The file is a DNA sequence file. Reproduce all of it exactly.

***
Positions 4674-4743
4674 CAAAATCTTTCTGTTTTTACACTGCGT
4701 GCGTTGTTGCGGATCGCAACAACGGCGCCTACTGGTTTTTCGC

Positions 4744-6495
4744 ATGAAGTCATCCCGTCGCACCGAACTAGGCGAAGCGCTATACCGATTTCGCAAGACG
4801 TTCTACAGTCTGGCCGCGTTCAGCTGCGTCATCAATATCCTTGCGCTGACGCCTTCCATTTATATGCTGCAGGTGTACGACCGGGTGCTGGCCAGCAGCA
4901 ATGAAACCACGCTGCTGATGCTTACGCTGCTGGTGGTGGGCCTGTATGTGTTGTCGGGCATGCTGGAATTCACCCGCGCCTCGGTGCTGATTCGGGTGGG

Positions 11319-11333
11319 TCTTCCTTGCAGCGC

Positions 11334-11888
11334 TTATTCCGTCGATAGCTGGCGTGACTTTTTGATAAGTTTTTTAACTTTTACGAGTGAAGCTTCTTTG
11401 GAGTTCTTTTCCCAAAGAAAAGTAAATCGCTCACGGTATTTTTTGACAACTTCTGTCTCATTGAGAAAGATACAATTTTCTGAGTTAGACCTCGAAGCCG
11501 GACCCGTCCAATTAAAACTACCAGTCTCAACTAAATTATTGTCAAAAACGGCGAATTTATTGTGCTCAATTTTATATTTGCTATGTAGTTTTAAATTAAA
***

Positions 4674-4743
4674 CAAAATCTTTCTGTTTTTACACTGCGT
4701 GCGTTGTTGCGGATCGCAACAACGGCGCCTACTGGTTTTTCGC

Positions 4744-6495
4744 ATGAAGTCATCCCGTCGCACCGAACTAGGCGAAGCGCTATACCGATTTCGCAAGACG
4801 TTCTACAGTCTGGCCGCGTTCAGCTGCGTCATCAATATCCTTGCGCTGACGCCTTCCATTTATATGCTGCAGGTGTACGACCGGGTGCTGGCCAGCAGCA
4901 ATGAAACCACGCTGCTGATGCTTACGCTGCTGGTGGTGGGCCTGTATGTGTTGTCGGGCATGCTGGAATTCACCCGCGCCTCGGTGCTGATTCGGGTGGG

Positions 11319-11333
11319 TCTTCCTTGCAGCGC

Positions 11334-11888
11334 TTATTCCGTCGATAGCTGGCGTGACTTTTTGATAAGTTTTTTAACTTTTACGAGTGAAGCTTCTTTG
11401 GAGTTCTTTTCCCAAAGAAAAGTAAATCGCTCACGGTATTTTTTGACAACTTCTGTCTCATTGAGAAAGATACAATTTTCTGAGTTAGACCTCGAAGCCG
11501 GACCCGTCCAATTAAAACTACCAGTCTCAACTAAATTATTGTCAAAAACGGCGAATTTATTGTGCTCAATTTTATATTTGCTATGTAGTTTTAAATTAAA